We, as wine and spirit professionals, spend an enormous amount of time on education. We obsess and pour over every bit of written word or fruit liquid we can get our hands on so that we can properly assess and satiate your appetite. You don’t need to spend all of your time researching the best value red and white wine that won’t destroy your bank account because you have a party coming up. You don’t need to stress about the expensive bottle of whiskey you are getting your boss for Christmas this year. Should you use Roederer Estate or Torre Oria Cava for your Mimosas? I say you don’t have to do this, because we have already done the work for you. 

Personally, I’ve tasted a lot of wine I thought was great but the price didn’t match or it was too niche and I didn’t have anyone in mind that I could have introduced it to. We even use a grid format in tasting to make sure the wine is balanced and not flawed. Some are more sophisticated than others but I like the WSET level 3 grid for wine tasting. You don’t always have to use the grid but in a professional sense, it creates a good structure for building muscle memory when it comes to breaking down wines of all price points and regional specificity. If I can find a $18 wine that drinks like a $40, then I’ve done my job. Consistency is the only way I can accomplish that.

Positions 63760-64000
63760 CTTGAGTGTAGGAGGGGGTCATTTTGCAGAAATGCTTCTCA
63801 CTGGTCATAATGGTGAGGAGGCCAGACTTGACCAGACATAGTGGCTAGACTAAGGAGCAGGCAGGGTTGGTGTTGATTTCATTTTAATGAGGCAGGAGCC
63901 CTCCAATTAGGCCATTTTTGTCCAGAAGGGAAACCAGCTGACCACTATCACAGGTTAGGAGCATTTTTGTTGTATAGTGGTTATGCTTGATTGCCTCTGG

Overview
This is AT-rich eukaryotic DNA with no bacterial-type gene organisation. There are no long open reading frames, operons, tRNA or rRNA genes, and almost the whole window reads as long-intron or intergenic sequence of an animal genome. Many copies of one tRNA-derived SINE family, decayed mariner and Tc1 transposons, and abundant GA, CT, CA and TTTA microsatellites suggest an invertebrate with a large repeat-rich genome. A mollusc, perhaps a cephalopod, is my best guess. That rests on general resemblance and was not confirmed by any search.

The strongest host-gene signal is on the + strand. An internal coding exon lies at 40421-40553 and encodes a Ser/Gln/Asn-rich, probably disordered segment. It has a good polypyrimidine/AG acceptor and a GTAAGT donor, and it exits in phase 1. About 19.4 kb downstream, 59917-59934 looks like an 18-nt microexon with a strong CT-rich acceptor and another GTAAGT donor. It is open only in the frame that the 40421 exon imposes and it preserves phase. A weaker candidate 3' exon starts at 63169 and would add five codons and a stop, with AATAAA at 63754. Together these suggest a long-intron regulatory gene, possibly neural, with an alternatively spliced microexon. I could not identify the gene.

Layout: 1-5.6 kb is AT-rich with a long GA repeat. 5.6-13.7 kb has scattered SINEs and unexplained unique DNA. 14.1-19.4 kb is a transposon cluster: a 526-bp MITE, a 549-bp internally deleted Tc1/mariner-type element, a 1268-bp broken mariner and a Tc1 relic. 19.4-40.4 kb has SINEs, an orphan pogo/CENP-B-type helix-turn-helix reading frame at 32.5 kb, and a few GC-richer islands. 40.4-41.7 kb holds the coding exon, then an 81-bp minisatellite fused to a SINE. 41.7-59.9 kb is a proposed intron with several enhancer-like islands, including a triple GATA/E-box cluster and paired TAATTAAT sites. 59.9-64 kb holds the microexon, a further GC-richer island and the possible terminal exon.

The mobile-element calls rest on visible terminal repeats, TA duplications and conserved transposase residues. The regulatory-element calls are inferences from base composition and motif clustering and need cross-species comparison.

It takes time for us to learn how to decipher what a customer really wants that comes in and says, “What’s your best red wine for $20?” The amount of questions that spew from my mouth when I hear that is me trying to figure out what you like and don’t like. There are a ton of incredible wines from $18-25 and the process is all about getting you what you want. There’s no quick, “This is the best $20 wine you’re looking for. Have a good day” response. I’m not trying to talk over you at all, I just want you to get your $20’s worth. In most cases, we can read between the lines and see that you don’t care about which AVA your Chardonnay comes from, you just want it build for spend and to work for the money. Then that, is an easy answer.